World War I Exhibit

The First World War & March Field


Presented in parallel displays, the MFAM First World War Exhibit features artifacts and educational material from the Great War and the founding of March Field. Allied, German and U.S. artifacts encased in a replicated Western Front trench introduce museum visitors to the "War to End All Wars" while adjacent artifacts, displayed in a simulated barracks, explain the founding of March Field as a response to the U.S. entry into the conflict. Overhead a replica Nieuport 11 from the famed Lafayette Escadrille banks sharply as flashes of light play over panoramic photographs of the western front and a digital documentary of the conflict appears through trench periscopes mounted on the battle scarred trench wall. 



The second installment of the museum's timeline exhibits, the 1920s display, brings the visitor into a simulated wooden hangar maintenance area to view a number a period artifacts in an interactive setting. From a period pilot's logbook, a leather flight helmet and a MORSE biplane wing under repair, to a Curtiss OXX - 6 aircraft engine the display immerses each visitor into the world of 1920's March Field.


Now open, the March Field’s Officer’s Club Exhibit features original cast bronze lighting fixtures, dress, formal and service uniforms from San Bernardino native Colonel Junius Dennison Jr. in a beautifully recreated Mission Revival style interior reminiscent of the 1940s era club.


The exhibit uses artifacts and period recruiting films to bring museum patrons back into the exclusive domain of the Commissioned Officers stationed at March during the Second World War. Here Lieutenants, Captains, Majors, Colonels and Generals were relieved of the constant responsibility of impeccable behavior in front of the enlisted troops as demanded by generations of military tradition. You too can now relax and visit a world of comfort and privilege long forgotten.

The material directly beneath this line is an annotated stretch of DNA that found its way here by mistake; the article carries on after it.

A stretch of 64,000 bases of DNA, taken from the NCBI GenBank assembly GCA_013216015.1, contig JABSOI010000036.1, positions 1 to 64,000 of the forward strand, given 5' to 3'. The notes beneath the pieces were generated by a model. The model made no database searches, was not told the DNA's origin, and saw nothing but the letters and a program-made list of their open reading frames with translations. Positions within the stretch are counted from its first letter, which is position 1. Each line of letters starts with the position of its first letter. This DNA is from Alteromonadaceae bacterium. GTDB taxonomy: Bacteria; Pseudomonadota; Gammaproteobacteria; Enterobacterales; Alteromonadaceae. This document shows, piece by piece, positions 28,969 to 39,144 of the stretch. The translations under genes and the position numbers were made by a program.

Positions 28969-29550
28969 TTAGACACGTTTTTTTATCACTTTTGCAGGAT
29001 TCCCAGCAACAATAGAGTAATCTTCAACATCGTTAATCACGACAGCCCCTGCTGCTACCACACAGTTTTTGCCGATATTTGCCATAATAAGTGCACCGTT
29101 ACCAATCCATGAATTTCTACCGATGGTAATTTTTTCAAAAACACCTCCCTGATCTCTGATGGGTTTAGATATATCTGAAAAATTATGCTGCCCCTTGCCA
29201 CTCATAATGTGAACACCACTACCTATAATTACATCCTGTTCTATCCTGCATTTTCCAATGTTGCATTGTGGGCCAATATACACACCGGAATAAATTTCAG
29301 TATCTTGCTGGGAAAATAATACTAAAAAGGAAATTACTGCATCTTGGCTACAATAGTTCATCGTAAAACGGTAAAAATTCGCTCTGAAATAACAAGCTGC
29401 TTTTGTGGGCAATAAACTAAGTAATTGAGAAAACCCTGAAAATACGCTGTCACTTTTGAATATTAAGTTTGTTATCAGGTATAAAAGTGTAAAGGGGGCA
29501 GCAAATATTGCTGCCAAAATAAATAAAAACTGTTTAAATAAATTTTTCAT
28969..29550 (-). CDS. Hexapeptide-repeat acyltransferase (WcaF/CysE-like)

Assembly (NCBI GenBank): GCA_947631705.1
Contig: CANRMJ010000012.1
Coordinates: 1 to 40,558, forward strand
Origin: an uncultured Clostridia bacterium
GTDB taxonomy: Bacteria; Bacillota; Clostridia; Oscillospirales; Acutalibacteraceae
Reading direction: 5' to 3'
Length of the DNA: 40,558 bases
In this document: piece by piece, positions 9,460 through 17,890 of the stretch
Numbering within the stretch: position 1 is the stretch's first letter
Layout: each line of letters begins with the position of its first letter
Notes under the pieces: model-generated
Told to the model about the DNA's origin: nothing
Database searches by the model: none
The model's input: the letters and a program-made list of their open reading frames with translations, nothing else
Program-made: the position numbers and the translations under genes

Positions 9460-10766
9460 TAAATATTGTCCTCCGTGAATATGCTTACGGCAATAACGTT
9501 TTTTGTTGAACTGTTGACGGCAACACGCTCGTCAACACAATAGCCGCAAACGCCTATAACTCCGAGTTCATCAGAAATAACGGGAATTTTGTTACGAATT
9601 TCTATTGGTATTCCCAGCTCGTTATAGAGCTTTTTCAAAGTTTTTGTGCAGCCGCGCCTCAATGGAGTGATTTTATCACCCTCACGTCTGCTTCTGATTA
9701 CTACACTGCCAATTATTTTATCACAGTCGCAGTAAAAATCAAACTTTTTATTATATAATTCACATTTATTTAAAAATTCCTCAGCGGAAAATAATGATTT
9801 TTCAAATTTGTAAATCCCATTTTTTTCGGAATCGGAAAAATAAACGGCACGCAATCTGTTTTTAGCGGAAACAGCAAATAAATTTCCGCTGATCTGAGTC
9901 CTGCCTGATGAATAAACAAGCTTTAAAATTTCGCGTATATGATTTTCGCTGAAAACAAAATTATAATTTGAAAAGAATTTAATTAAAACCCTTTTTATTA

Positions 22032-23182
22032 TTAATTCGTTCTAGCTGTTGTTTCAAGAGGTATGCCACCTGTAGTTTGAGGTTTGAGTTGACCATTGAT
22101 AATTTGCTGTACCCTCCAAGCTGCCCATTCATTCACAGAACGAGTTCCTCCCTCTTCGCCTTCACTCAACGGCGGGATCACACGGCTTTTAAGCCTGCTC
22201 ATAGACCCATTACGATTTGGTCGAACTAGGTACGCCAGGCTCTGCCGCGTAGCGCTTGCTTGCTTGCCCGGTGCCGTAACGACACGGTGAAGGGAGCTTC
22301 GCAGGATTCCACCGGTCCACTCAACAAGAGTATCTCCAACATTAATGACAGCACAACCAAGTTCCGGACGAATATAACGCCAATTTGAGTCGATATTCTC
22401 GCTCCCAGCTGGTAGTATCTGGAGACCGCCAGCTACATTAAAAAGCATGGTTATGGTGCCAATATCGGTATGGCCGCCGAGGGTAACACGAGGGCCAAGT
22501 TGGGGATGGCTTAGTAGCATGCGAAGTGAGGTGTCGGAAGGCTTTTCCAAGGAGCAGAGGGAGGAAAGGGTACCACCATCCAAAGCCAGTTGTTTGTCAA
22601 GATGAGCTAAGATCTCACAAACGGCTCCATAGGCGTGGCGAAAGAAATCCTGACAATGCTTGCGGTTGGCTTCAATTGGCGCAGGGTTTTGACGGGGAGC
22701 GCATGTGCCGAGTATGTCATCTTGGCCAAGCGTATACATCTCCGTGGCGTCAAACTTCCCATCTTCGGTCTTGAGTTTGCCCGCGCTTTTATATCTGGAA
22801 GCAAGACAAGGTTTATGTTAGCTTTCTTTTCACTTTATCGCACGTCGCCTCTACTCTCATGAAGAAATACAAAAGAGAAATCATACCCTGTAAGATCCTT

Written between October 1942 and January 1944, Staff Sergeant Roger’s captivating letters form the basis of this engaging, entertaining and ultimately heartbreaking exhibit. From a naïve teenager to a veteran at the age of 21 the exhibit takes this young volunteer from enlistment through the challenges of radio school, air gunner training, bomber familiarization at March Field and ultimately, to combat in the Central Pacific.  Nearly lost, his letters were saved through the intercession of the March Field Air Museum staff and have been developed into a comprehensive telling of the common man’s experience of war.



Attack will be launched as follows: Bombardment, attack to be made on Ford Island in Pearl Harbor at 7:30 a.m.... Attack to be made on Clark Field, Philippines at 10:40 a.m.

            – General Billy Mitchell, Winged Defense 1925.



December 7th, 1941 at 7:55 a.m. airpower pioneer Billy Mitchell’s prediction became vivid reality as lead elements of the Imperial Japanese Navy attacked Ford Island, Hawaii. In little more than 90 minutes, 2,403 Americans were dead, five battleships were destroyed, six damaged and more than 200 aircraft lost. The U.S. Pacific Fleet and its homeport at Pearl Harbor lay in smoking shambles.


March Field Air Museum’s new exhibit brings this “day that will live in infamy” to life. Artifacts, photos and the MFAM exclusive documentary “Pearl Harbor” featuring interviews with five Pearl Harbor veterans are displayed in the setting of a U.S. Navy ship’s ready room.